REVIEW: Thornhedge by T. Kingfisher
There’s a princess trapped in a tower. This isn’t her story.
Meet Toadling. On the day of her birth, she was stolen from her family by the fairies, but she grew up safe and loved in the warm waters of faerieland. Once an adult though, the fae ask a favor of Toadling: return to the human world and offer a blessing of protection to a newborn child. Simple, right?
But nothing with fairies is ever simple.
Centuries later, a knight approaches a towering wall of brambles, where the thorns are as thick as your arm and as sharp as swords. He’s heard there’s a curse here that needs breaking, but it’s a curse Toadling will do anything to uphold…
CW – it is mentioned that one character in the story tortured others, including animals. Nothing specific is described.
Dear Ms. Kingfisher,
Oh, what a lovely story. I can easily see how this flowed (pun intended) into being. The heroine is delightful and just the kind of self-effacing person who I enjoy watching save the day. And Toadling saves so many, most of whom have/had no idea of what she did.
What if a fairy tale has a different way of happening? What if everything gets flipped? Meet Toadling who the fairies stole from her cradle and exchanged for a changeling. Then Toadling was tossed away to the greenteeth, the slimey swamp dwelling spirits, who raised her because fairies don’t care, they just want to do mischief. Then after Toadling was older and happy, other fairies took her away to try to fix what was wrong. And Toadling tried. She really did but despite all the training, they forgot to train her for the one thing that tripped her up.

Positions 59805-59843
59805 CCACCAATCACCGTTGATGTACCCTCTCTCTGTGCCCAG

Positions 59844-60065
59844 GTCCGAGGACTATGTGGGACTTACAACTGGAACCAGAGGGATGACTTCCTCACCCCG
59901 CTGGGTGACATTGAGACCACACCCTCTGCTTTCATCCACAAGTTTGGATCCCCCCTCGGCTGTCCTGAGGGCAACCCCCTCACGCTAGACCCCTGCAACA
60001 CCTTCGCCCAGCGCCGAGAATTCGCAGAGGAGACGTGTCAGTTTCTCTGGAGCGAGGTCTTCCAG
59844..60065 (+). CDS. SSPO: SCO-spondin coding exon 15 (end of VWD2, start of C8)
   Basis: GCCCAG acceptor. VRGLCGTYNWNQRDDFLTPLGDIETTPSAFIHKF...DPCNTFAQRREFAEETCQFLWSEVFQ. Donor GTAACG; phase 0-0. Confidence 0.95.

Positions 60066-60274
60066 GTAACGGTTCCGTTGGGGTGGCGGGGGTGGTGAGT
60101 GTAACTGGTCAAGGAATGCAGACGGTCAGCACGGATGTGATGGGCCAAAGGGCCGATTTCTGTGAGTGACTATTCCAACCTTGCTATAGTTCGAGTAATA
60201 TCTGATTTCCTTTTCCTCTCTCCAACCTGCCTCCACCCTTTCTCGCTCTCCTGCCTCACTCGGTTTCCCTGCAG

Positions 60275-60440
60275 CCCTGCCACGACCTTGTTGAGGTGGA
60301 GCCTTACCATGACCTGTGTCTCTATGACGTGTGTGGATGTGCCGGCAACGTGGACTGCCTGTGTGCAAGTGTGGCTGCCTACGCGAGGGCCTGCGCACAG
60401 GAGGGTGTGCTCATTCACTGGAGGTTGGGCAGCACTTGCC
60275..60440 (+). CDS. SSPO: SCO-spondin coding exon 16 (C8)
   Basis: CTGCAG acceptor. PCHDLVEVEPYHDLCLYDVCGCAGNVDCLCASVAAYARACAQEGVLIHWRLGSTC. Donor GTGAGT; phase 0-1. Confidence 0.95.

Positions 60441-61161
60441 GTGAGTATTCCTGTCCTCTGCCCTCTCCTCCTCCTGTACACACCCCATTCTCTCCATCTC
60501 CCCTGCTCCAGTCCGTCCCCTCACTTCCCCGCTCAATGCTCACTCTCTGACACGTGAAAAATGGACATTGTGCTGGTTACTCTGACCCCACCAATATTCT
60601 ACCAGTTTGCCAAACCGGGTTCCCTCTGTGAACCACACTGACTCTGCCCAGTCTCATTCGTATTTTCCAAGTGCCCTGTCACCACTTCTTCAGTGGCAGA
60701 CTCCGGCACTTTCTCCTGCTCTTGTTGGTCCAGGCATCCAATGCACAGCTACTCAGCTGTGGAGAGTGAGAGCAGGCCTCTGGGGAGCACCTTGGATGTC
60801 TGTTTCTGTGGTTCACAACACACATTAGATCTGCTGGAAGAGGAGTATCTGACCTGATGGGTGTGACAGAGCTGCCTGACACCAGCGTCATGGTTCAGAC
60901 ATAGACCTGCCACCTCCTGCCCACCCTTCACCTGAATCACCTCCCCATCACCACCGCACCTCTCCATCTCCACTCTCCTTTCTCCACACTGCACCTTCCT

Now Toadling stands guard. She was supposed to keep others from harm but she didn’t. So she sentences herself to stay and watch life go on and silently pray for the Keep to be left alone. For what she watches to be left alone. Then one day another knight appears, a different kind of knight. One who swears to her that he’ll help. But can they overcome something so evil?
Yay for a plain heroine who stays that way! Yay for a hero who replies that he’s not much to look at either and far down the line of succession but he listens. And he tells Toadling “I believe you,” he said again, and the words filled up the hollow space under her breastbone the way that few other words ever had.
Toadling does her best. She does her best in the face of people who treat her with affectionate contempt. She does her best around people who should have loved her but who didn’t have the strength to do what needed to be done. She does her best although she’s been taken away from those who, however frightening they may appear to humans, do love her. She does her best and tries. She does her best in the face of a goddess who tells her “Did you expect a goddess to be kind?” She feels a little rage at that. She has the heart to ask the hero “Can you do this?” and worries about what she’s asking of him, the man whose mother has taught him manners and to apologize. Halim is a darling, too.
I wasn’t quite sure how things would end up. I pondered this as I read to the end and realized that I would have been happy either way Toadling decided to do things. But I think she made the right choice. This is the sort of story I want to flip back to the beginning and start reading again the minute I finish it. And I agree. It is sweet, dammit. A